New concrete mixer from Teka
First published in the December 2013 issue of Quarry Management as A Revolution in Mixing
Teka introduce THT series mixers with patented MixTurbine mixing tool
Teka have been at the forefront of mixer design for the last five decades. Their development team have introduced many innovations which have gone on to shape the way that concrete is mixed in UK, and it looks like they may have done it again with the launch of the THT series.
Embodying the ethos of modern concrete production – quality, flexibility and energy efficiency, Teka THT series mixers are said to excel in delivering the high-quality specialist concretes that are vital for today’s added-value concrete products sector, as well as allowing greater flexibility in production schedules.
Key to the THT’s success is an innovative and patented mixing tool. According to Teka, the mixing action has been revolutionized and results in the next level of performance.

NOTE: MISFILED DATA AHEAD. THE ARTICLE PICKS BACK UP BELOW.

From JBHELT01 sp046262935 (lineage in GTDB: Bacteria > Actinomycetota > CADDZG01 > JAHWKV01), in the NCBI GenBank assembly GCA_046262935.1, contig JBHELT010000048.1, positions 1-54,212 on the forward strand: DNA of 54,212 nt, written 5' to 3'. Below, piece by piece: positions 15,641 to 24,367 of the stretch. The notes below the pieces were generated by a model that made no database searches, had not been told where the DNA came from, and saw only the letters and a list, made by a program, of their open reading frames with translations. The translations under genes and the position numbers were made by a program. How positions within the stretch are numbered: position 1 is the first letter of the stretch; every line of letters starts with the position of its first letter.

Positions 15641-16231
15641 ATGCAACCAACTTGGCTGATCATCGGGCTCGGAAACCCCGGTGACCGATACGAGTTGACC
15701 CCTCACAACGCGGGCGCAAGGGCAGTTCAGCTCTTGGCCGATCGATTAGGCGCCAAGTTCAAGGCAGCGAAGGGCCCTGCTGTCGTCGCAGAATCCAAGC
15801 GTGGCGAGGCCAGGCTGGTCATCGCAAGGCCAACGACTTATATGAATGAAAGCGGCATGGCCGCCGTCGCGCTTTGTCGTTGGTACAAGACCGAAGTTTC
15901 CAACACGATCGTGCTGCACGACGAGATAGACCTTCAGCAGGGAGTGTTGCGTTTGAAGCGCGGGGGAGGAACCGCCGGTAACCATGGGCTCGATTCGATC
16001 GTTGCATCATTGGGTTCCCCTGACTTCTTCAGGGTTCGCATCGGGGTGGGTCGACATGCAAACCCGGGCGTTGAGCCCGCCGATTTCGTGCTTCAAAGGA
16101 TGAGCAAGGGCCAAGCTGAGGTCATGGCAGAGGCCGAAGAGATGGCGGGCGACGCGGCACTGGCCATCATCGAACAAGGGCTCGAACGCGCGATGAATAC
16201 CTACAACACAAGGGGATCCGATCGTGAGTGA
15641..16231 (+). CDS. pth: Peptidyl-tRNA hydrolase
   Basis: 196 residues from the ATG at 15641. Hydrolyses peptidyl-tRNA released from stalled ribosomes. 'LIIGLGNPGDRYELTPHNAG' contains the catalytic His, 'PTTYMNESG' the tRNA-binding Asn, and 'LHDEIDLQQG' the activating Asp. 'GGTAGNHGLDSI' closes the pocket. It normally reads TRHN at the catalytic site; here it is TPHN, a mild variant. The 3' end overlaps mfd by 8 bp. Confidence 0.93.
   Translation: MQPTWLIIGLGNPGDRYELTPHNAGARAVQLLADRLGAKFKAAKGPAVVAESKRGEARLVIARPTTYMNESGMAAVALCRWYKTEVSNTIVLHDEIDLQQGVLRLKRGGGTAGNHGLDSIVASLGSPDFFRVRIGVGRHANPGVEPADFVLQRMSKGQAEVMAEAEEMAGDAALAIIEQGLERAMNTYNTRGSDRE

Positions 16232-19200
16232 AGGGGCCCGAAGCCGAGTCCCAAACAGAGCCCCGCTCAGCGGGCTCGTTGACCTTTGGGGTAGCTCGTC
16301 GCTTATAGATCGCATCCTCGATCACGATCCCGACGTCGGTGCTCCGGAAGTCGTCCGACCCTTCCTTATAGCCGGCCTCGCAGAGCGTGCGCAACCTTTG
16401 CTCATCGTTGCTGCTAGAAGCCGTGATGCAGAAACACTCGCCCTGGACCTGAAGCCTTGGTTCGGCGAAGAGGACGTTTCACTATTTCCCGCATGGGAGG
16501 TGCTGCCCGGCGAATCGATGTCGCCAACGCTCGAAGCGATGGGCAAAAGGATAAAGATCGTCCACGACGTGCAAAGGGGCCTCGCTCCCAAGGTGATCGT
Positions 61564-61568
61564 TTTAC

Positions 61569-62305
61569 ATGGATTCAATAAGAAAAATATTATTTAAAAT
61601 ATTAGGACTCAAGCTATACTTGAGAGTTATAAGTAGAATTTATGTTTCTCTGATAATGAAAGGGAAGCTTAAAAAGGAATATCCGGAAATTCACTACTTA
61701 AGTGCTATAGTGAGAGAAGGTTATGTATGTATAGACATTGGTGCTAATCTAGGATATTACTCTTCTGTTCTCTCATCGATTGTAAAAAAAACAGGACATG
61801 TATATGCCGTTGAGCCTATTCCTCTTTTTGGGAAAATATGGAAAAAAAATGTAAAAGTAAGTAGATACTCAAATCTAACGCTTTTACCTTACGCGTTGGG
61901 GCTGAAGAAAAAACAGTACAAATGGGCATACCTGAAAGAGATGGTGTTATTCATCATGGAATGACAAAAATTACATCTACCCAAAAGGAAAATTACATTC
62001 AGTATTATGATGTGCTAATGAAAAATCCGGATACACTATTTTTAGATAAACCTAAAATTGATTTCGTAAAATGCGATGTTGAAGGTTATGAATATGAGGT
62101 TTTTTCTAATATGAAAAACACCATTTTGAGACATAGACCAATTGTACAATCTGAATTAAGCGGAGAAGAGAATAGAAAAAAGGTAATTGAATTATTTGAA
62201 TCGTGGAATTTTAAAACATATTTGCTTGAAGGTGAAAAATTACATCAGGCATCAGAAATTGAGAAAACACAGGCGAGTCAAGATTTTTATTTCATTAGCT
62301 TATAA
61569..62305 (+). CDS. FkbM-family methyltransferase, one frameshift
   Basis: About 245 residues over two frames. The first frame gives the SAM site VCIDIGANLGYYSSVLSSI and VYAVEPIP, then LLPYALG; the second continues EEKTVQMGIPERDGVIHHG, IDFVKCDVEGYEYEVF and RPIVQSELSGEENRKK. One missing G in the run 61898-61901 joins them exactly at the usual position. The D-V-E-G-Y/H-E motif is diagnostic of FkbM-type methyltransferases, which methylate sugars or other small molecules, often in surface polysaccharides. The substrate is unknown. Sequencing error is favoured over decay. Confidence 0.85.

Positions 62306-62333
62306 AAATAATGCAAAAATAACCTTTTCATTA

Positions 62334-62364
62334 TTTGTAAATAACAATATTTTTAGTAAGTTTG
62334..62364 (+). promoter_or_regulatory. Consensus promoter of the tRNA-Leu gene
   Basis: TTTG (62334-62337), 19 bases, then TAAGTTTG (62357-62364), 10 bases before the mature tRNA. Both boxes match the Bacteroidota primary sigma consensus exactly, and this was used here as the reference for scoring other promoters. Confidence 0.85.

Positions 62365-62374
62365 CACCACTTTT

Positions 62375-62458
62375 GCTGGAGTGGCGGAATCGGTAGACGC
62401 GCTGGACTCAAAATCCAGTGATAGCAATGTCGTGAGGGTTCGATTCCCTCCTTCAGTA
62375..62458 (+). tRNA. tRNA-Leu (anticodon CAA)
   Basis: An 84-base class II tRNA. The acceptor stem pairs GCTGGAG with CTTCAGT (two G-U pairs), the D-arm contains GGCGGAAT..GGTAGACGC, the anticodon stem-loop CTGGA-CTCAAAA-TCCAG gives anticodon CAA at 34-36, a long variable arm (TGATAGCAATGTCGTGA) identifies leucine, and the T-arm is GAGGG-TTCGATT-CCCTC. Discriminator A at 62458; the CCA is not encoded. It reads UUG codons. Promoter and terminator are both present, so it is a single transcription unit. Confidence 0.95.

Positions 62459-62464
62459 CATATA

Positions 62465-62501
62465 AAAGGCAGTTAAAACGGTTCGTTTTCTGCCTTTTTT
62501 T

World first mixing tool
THT mixers have a completely different mixing action to conventional mixers. The world-first, patent pending MixTurbine mixing tool combines two sweeping arms which generate a new ‘swing and throw effect’ developed to blend materials more effectively.
The MixTurbine harnesses centrifugal force to maximum effect, with the shape of the tool causing raw material to naturally accelerate across the face of the mixing arm as it rotates, powerfully sweeping the mix from one side of the pan to the other. Every full cycle of the MixTurbine around the pan causes maximum movement. This constant ‘throwing’ action, which is not generated by normal mixing blades, produces a highly intensive mixing effect.
While traditional blades tend to mix in a localized zone, MixTurbine sweeping arms have a larger surface area and are in contact with far more of the mix at any one time, thereby blending a higher proportion of raw material with each rotation. The effect is to achieve homogeneity more quickly, potentially achieving higher productivity.